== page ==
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Dynamics in human development: partial mobility and “jump”

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  • Atanu Sengupta

    ()
    (Associate Professor, Department of Economics, Burdwan University, Burdwan, West Bengal, India)

  • Abhijit Ghosh

    ()
    (Assistant Professor of Economics, Division of Economics, A N Sinha Institute of Social Studies, Patna, Bihar, India)

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    Abstract

    Development economists have argued that interesting dynamics exist in the intergroup movement of countries in terms of several development parameters. However, standard mobility measures are aggregative in nature. They do not study intergroup variation in mobility. In an earlier paper, we have introduced the concept of partial mobility for analysing the movement of a particular group. In this paper, the degree to which the group has progressed (or declined) from its current position is measured. It is argued that any movement is not sufficient to enhance (or worsen) a group’s welfare. There is a perceived threshold, and any movement above that threshold may be defined as “jump”. The focus of this paper is jumps, not just mobility. Jump is characterized with a set of axioms. The analysis of global data reveals that the poor countries fail to cross a threshold level, although there may be some limited movement within a narrow limit.

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    Bibliographic Info

    Article provided by United Nations Economic and Social Commission for Asia and the Pacific (ESCAP) in its journal Asia-Pacific Development Journal.

    Volume (Year): 20 (2013)
    Issue (Month): 1 (June)
    Pages: 33-62

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    Handle: RePEc:unt:jnapdj:v:20:y:2013:i:1:p:33-62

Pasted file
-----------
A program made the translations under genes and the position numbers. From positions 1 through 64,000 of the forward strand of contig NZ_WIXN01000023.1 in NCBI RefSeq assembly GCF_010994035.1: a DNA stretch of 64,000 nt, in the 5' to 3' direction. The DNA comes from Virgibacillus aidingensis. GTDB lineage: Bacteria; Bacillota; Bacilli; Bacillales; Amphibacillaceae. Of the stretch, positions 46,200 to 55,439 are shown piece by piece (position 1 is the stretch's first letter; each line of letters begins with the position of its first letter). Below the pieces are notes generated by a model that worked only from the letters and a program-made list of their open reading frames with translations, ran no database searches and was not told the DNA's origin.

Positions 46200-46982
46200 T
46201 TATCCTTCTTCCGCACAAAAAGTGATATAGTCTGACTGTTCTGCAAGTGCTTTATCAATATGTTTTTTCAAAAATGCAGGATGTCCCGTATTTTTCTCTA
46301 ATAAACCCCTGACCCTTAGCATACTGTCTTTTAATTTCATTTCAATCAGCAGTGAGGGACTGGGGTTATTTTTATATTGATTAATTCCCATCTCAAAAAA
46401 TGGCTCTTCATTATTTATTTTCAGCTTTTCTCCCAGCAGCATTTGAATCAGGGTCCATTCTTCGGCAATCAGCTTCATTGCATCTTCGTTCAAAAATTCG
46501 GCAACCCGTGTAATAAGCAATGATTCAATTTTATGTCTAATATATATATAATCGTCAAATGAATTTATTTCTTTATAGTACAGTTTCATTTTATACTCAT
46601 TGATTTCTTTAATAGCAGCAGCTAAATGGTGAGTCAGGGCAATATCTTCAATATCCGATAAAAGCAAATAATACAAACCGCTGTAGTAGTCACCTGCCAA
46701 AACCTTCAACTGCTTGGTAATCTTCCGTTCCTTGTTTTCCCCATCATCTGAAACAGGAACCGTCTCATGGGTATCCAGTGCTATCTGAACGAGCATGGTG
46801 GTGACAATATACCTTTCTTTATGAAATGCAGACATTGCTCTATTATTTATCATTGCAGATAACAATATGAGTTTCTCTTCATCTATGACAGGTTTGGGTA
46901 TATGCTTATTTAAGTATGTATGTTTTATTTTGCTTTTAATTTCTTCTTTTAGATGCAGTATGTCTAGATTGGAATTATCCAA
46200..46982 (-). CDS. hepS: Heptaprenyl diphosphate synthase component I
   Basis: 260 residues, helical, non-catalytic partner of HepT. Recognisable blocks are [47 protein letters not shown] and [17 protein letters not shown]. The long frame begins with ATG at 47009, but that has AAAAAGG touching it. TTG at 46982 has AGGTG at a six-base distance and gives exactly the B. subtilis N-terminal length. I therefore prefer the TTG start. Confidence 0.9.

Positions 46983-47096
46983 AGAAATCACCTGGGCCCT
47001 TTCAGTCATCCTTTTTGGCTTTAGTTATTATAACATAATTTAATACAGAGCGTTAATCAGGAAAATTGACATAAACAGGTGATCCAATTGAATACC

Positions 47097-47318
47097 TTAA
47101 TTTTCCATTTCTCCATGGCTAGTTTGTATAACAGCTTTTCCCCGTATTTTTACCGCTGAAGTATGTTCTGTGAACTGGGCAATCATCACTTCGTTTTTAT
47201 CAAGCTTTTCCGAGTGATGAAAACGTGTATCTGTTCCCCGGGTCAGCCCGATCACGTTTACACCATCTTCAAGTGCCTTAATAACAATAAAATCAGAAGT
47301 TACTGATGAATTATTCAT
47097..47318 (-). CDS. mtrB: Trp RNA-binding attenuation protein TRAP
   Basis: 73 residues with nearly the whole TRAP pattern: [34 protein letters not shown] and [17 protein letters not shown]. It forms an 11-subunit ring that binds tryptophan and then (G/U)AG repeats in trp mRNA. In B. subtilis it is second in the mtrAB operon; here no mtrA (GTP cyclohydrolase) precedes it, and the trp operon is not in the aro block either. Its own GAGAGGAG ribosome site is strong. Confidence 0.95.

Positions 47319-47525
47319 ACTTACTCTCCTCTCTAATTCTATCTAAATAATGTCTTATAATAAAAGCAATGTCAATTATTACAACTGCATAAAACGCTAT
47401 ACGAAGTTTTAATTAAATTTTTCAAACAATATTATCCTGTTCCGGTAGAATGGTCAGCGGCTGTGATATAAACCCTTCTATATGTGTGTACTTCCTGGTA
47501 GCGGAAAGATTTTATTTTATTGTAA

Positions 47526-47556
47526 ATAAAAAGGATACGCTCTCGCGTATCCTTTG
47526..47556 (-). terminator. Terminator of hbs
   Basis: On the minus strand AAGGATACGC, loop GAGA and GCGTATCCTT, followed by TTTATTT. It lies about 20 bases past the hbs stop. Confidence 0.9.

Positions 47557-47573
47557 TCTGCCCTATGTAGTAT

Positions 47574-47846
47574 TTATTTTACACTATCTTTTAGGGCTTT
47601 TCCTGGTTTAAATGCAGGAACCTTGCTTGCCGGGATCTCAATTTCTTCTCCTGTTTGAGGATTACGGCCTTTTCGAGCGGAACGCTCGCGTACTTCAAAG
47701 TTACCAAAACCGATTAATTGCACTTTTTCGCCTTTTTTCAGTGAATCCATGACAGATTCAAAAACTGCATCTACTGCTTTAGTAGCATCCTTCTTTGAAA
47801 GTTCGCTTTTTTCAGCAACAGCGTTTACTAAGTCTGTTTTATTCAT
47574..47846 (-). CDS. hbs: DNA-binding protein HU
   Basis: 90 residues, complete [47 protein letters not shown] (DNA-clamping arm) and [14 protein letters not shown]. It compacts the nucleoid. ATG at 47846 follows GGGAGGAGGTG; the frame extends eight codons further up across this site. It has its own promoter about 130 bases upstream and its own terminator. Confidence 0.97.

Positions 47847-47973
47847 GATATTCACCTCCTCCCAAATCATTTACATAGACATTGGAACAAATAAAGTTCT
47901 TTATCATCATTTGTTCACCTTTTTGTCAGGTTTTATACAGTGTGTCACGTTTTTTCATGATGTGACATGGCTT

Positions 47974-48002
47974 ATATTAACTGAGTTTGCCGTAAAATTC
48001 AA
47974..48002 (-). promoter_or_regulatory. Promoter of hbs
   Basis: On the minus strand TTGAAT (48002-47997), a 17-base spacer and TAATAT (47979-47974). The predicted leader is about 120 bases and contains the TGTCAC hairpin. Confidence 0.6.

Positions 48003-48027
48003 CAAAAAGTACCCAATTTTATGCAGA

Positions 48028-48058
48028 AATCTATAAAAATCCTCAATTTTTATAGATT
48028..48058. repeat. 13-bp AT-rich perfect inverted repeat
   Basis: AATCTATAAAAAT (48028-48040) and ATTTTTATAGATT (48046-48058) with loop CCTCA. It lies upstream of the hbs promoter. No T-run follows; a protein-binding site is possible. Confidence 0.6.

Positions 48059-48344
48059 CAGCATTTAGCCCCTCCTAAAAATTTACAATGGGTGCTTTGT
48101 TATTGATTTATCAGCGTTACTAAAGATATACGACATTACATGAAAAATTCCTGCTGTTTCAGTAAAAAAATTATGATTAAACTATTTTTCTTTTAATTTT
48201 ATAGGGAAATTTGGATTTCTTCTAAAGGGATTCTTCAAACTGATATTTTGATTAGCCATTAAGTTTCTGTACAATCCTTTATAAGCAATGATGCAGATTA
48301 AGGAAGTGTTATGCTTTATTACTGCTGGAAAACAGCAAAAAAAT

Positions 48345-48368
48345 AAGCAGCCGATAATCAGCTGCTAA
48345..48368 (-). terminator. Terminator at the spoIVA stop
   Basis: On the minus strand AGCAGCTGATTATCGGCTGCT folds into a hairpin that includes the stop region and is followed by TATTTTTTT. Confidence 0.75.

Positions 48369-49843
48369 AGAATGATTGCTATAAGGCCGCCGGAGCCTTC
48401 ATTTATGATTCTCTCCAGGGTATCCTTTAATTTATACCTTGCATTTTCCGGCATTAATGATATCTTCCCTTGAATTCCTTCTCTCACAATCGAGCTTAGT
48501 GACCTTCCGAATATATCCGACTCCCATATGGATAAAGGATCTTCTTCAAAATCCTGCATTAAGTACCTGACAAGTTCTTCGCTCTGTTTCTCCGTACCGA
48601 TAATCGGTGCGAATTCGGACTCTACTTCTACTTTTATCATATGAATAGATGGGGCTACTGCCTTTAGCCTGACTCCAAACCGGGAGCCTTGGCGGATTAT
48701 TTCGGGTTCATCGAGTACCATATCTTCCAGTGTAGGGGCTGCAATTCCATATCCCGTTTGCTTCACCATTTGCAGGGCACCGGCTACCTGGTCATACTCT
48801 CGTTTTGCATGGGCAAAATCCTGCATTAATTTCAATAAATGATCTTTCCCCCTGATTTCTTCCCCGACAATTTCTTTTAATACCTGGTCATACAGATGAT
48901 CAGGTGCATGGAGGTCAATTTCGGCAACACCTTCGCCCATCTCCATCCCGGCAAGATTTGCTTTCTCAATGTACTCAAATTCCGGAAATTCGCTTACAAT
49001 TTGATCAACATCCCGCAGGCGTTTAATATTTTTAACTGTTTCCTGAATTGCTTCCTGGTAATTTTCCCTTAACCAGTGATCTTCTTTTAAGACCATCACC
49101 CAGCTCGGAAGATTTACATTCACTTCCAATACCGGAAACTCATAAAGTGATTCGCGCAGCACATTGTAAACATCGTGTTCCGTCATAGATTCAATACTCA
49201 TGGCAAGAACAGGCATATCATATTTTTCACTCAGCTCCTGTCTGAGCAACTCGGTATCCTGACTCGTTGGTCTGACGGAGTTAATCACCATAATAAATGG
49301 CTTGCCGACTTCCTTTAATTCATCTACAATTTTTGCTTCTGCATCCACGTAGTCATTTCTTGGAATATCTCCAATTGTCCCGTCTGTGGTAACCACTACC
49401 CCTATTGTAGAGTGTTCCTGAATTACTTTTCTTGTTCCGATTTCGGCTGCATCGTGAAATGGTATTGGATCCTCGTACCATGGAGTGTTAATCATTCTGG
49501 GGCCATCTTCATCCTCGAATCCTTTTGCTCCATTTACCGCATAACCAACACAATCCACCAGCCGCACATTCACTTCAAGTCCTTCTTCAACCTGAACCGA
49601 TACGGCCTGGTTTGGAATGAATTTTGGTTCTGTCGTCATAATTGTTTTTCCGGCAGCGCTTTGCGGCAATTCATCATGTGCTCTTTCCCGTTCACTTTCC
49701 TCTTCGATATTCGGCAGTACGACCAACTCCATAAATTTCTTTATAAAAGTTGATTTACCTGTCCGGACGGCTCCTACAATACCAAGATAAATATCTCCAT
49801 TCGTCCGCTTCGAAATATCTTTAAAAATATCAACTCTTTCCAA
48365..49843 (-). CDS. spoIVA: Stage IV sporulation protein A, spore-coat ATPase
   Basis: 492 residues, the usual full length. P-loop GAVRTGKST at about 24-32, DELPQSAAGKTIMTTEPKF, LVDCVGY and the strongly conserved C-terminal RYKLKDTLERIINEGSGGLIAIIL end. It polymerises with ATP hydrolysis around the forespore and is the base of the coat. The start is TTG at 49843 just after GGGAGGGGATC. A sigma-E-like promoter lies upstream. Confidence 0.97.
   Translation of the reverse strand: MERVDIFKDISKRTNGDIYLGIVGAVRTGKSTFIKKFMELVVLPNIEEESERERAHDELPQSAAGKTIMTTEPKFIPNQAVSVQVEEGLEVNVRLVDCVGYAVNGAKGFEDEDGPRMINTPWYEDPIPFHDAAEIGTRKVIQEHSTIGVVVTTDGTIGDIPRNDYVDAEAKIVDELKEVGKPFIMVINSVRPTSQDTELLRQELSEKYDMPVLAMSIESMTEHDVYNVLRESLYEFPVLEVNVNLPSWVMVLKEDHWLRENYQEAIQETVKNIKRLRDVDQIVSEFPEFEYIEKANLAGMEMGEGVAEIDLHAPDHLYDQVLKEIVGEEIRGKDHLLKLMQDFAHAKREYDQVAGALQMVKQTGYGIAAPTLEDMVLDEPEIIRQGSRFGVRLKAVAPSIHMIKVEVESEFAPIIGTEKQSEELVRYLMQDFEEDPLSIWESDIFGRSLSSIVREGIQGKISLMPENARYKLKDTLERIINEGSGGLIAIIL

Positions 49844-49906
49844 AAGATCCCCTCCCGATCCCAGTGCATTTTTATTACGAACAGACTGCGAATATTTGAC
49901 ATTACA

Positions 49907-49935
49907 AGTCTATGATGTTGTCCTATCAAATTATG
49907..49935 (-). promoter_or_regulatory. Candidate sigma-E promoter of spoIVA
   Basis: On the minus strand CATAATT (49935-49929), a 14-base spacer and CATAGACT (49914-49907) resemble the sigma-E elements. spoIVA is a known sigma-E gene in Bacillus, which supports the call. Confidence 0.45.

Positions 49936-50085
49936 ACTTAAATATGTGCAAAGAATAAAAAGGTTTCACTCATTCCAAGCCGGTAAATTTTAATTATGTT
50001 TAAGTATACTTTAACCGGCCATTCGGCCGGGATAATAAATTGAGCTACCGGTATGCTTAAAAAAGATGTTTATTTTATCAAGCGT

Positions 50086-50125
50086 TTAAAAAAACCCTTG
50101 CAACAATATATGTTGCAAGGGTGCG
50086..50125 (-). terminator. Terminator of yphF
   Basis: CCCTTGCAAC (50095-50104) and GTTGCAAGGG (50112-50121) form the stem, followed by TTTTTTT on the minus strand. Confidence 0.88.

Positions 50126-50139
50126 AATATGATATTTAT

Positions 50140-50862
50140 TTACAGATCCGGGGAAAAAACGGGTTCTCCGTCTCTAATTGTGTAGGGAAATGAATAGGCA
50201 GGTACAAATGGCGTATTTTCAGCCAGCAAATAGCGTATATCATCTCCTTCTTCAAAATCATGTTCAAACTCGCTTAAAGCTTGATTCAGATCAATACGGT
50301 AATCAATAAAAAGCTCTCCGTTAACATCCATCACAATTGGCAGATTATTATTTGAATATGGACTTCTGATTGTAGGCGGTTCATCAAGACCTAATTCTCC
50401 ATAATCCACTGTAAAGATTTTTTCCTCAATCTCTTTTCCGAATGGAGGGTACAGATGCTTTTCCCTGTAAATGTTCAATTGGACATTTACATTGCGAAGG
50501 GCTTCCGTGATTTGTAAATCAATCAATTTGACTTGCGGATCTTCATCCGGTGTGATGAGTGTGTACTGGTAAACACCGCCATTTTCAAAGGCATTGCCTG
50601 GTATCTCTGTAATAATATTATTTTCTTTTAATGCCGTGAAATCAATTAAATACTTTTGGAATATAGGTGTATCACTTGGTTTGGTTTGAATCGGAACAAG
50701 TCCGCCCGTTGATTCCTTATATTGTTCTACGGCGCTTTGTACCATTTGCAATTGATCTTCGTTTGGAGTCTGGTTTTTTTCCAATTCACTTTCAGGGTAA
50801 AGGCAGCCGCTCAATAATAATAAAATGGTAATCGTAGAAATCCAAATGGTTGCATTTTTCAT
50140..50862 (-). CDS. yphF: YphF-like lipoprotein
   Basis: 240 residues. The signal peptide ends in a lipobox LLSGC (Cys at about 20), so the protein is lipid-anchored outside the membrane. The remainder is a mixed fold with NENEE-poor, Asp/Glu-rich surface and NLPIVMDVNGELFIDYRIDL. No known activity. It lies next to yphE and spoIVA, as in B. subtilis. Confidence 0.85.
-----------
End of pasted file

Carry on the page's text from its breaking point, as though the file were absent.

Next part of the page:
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    Related research

    Keywords: Human development; mobility indices; welfare implications;

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    1. Ira N. Gang & Myeong-Su Yun & John Landon-Lane, 2002. "Gender Differences in German Upward Income Mobility," Departmental Working Papers 200221, Rutgers University, Department of Economics.
    2. Atanu Sengupta & Abhijit Ghosh, 2010. "Negative and Positive Partial Mobility: A Study of the Relative Changes in Human Development," Social Indicators Research, Springer, vol. 99(2), pages 249-268, November.
    3. Shorrocks, A F, 1976. "Income Mobility and the Markov Assumption," Economic Journal, Royal Economic Society, vol. 86(343), pages 566-78, September.
    4. Danny Quah, 1992. "Empirical Cross-Section Dynamics in Economic Growth," FMG Discussion Papers dp154, Financial Markets Group.
    5. Basu, Kaushik, 1994. "The Traveler's Dilemma: Paradoxes of Rationality in Game Theory," American Economic Review, American Economic Association, vol. 84(2), pages 391-95, May.
    6. Bob Baulch & John Hoddinott, 2000. "Economic mobility and poverty dynamics in developing countries," Journal of Development Studies, Taylor & Francis Journals, vol. 36(6), pages 1-24.
    7. DEMUYNCK, Thomas & VAN DE GAER, Dirk, . "Inequality adjusted income growth," CORE Discussion Papers RP -2505, Université catholique de Louvain, Center for Operations Research and Econometrics (CORE).
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